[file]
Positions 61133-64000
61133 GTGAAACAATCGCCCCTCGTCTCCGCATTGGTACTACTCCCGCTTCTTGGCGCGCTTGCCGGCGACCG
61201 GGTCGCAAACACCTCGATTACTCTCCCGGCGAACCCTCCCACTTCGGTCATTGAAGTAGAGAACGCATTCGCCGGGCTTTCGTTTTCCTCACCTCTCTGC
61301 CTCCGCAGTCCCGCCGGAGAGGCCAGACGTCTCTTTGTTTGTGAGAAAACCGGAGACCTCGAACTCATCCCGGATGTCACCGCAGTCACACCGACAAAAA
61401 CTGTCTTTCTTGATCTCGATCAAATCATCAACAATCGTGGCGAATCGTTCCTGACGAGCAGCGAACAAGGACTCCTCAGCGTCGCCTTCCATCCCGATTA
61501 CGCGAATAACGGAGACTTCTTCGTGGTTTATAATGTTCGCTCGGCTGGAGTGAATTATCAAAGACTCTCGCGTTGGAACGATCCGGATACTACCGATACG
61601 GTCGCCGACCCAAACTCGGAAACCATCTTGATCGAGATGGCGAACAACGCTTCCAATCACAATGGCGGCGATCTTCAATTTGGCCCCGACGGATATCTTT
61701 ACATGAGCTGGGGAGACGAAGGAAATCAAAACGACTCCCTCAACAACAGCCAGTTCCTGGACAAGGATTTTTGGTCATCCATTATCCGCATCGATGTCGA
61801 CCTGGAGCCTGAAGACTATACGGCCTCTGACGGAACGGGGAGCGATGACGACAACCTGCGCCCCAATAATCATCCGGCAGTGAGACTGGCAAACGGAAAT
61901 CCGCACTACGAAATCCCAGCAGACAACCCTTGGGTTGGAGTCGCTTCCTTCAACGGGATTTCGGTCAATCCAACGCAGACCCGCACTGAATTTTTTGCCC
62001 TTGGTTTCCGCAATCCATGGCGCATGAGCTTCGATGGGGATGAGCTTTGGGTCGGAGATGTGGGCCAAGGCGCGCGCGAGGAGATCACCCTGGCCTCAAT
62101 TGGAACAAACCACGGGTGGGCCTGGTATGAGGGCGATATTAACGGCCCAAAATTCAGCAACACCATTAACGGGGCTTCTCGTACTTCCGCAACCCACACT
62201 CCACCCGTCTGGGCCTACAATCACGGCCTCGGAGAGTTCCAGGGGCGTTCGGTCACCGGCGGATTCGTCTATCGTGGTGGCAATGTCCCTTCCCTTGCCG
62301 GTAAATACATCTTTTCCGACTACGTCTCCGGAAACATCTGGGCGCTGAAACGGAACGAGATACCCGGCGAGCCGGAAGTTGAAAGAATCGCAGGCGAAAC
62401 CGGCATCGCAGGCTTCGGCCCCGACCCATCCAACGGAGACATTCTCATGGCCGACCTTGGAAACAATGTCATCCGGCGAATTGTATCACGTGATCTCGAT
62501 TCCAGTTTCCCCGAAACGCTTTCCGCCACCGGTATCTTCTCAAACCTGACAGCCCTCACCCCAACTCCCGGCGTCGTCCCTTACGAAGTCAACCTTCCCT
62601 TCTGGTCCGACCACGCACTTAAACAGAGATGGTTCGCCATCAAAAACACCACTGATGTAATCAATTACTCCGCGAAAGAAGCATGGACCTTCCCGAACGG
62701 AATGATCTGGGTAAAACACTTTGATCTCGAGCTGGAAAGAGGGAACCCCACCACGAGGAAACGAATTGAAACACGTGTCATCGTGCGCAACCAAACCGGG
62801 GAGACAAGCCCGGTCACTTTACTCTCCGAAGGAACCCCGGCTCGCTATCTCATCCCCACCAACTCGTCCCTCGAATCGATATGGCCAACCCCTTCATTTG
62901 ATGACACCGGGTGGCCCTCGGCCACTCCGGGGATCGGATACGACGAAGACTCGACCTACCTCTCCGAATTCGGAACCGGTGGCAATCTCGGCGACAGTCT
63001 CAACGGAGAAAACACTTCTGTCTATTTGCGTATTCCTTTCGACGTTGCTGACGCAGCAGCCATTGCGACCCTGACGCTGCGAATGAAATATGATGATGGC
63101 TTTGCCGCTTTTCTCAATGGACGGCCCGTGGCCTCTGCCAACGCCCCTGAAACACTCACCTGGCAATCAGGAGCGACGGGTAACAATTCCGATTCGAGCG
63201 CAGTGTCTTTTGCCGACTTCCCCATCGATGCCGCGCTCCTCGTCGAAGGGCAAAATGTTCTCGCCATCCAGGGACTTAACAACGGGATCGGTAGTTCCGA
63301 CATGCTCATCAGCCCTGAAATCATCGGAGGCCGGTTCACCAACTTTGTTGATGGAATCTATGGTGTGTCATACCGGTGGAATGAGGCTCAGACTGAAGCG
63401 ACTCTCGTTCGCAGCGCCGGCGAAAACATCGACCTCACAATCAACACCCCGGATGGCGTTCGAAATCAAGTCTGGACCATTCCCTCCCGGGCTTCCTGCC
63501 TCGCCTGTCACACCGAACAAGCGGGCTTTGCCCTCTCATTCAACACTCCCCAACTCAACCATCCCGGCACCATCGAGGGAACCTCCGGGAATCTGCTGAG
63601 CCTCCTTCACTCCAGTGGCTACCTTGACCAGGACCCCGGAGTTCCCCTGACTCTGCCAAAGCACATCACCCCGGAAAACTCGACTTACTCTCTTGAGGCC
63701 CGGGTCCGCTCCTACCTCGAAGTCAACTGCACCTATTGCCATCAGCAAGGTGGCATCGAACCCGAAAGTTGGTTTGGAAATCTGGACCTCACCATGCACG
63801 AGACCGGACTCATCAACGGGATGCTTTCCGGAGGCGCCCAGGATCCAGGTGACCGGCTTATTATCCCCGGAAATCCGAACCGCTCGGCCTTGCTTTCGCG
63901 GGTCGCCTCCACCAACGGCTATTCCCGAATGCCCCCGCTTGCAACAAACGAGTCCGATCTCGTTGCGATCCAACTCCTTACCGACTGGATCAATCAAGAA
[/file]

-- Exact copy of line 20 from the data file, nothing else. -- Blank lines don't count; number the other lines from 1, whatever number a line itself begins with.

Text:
62901 ATGACACCGGGTGGCCCTCGGCCACTCCGGGGATCGGATACGACGAAGACTCGACCTACCTCTCCGAATTCGGAACCGGTGGCAATCTCGGCGACAGTCT